Indiana Legal Criteria for a Will

By A.L. Kennedy

Indiana law requires that a will meet certain legal requirements before the Indiana courts will consider it valid. Many of these requirements, such as requiring that the testator, or will maker, be mentally competent to make a will and that the will be signed, are also required by other states, according to FindLaw. It is always wise to consult a qualified attorney when preparing a will in Indiana or any other state.

Age and Capacity

Indiana law requires a person making a will to be at least 18 years old and to be "of sound mind," according to Indiana Statute 29-1-5-1. The statute also states that people who are younger than 18 may make a valid will if they are of sound mind and are members of the armed forces or merchant marines of "the United States, or its allies."


Indiana law requires that all wills be in writing, unless they are nuncupative wills, according to Indiana Code 29-1-5-2. A nuncupative will, also known as an "oral will," is a will made by speaking rather than writing, according to USLegal. Indiana law restricts nuncupative wills to people who are in imminent danger of death and who actually die. Only personal property may be left to beneficiaries under an Indiana nuncupative will, and the value of the property cannot be more than $1,000, or $10,000 if the person making the will is a member of the armed forces, according to Indiana Code 29-1-5-4. A nuncupative will must be put in writing within 30 days of the testator's death.

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To be valid in Indiana, a will must be witnessed by two competent adults, according to Indiana Code 29-1-5-2. If a witness becomes incompetent after witnessing the will, he is still a valid witness as long as he was competent at the time he served as a witness. An "interested witness," or one who receives something under the will, will not receive her share if her testimony is needed to prove the will's validity, according to Indiana Code 29-1-5-2(c). However, if the witness is someone who would have received a share of the estate even if there had been no will, she will receive whatever that share would have been.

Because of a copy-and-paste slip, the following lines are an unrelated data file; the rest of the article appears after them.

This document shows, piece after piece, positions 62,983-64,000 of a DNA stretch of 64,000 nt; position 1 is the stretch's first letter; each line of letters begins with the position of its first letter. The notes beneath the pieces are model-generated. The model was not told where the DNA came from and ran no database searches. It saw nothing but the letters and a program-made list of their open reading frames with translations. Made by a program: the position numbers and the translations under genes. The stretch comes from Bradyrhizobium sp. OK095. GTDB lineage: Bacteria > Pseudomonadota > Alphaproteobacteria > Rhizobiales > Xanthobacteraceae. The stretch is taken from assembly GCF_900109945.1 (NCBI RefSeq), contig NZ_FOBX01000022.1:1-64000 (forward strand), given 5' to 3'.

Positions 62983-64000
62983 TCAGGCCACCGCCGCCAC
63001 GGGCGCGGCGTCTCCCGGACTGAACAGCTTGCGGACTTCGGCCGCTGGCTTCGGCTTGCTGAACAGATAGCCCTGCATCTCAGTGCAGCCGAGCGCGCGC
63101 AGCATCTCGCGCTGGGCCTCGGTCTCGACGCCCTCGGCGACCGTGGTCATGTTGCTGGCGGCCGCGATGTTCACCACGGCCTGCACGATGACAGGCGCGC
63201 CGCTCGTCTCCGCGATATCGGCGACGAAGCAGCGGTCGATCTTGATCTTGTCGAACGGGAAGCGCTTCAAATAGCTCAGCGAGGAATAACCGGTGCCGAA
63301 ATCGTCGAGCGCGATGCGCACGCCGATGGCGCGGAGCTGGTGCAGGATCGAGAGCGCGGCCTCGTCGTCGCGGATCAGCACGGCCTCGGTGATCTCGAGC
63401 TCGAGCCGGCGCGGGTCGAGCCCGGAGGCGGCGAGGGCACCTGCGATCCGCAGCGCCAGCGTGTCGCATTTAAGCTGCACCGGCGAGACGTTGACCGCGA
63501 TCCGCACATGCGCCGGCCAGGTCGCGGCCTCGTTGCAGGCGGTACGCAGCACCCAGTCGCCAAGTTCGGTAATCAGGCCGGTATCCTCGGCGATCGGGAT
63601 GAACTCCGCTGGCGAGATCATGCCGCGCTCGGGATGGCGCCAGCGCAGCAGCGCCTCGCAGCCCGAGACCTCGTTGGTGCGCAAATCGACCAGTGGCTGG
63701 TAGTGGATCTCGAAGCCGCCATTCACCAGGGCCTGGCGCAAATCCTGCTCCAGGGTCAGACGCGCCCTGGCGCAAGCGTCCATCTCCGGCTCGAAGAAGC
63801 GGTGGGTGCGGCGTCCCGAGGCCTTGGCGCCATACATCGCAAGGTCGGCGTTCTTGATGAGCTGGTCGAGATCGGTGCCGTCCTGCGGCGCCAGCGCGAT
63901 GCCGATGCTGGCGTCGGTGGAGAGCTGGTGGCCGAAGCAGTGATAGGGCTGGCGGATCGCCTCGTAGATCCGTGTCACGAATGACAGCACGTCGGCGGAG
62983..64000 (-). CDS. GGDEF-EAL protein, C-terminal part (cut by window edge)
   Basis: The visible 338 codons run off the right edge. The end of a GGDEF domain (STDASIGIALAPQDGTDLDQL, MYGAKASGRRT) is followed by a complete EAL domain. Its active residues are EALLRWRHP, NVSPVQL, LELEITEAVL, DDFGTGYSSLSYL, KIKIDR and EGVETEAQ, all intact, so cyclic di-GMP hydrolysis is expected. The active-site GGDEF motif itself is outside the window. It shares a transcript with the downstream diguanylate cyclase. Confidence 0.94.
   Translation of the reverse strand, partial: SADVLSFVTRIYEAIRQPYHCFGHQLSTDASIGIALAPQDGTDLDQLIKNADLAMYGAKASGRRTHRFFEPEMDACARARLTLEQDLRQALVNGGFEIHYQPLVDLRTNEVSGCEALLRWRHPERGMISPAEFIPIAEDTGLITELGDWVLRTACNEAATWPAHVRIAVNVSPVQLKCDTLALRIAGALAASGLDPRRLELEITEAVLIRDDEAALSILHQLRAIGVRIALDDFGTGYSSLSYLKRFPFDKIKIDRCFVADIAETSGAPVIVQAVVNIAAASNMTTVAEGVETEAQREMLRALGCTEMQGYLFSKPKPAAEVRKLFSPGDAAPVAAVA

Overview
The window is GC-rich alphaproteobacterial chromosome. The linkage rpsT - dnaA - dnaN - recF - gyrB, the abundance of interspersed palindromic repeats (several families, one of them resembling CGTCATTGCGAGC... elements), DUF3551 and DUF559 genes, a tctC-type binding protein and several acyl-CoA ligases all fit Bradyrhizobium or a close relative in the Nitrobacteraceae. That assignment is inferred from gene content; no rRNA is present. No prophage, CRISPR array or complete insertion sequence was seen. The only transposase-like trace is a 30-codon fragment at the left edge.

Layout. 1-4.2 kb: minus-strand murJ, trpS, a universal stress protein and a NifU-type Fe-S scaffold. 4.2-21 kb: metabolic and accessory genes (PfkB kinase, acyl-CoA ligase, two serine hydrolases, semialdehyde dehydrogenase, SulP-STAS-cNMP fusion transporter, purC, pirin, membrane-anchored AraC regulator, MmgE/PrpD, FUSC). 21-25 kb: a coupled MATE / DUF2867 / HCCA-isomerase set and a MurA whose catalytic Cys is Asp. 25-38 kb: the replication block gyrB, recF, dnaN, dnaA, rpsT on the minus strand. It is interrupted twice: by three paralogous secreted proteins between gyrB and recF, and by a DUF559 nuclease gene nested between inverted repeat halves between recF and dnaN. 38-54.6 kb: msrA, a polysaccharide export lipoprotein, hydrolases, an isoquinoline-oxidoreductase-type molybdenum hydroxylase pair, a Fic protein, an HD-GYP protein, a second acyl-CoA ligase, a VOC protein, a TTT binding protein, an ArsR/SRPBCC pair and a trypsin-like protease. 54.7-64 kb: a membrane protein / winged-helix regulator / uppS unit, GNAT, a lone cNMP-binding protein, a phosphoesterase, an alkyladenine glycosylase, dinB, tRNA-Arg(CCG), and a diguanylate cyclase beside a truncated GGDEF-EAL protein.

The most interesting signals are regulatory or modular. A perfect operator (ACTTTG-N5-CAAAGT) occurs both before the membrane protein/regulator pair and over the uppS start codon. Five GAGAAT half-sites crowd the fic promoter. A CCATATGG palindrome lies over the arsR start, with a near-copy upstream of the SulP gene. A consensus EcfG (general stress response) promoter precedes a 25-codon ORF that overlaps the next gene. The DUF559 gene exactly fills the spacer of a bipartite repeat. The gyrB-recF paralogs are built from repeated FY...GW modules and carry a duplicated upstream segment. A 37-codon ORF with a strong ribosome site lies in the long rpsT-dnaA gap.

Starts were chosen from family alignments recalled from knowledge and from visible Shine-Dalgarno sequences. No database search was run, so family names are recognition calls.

To be valid under Indiana law, a will must be signed. Indiana Code 29-1-5-3 sets out the rules for signatures on wills. The person making the will must sign the will. At least two witnesses must also sign the will, acknowledging that they saw the testator or someone acting on the testator's behalf sign the will and that they know it is the testator's will, according to Indiana Code 29-1-5-3(b). Additional witnesses are allowed but are not necessary.

Applicable Law

Indiana probate courts will consider a will to be valid if it complies with the law in effect when the will was made, according to Indiana Code 29-1-5-5. The law in effect can be the law of Indiana, the law of the place where the will was signed by the person who made it, or the law of the testator's domicile either when he or she signed the will or when he or she died, according to Indiana Code 29-1-5-5(1), (2) and (3). When in doubt, Indiana courts should favor the interpretation of events that lets the will stand, according to Indiana Code 29-1-5-3(e).

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Missouri Law on Last Wills



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The signature of the testator, or will maker, need not be notarized, nor can a notarized signature replace the legal requirement of two subscribing witnesses to the will. A notary's function is to assure that the person signing a document is the person claiming to sign a document -- a function performed by comparing identification and sometimes fingerprints -- while witnesses to a will must also affirm testamentary capacity and intent.

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Will and Probate Requirements in Kentucky

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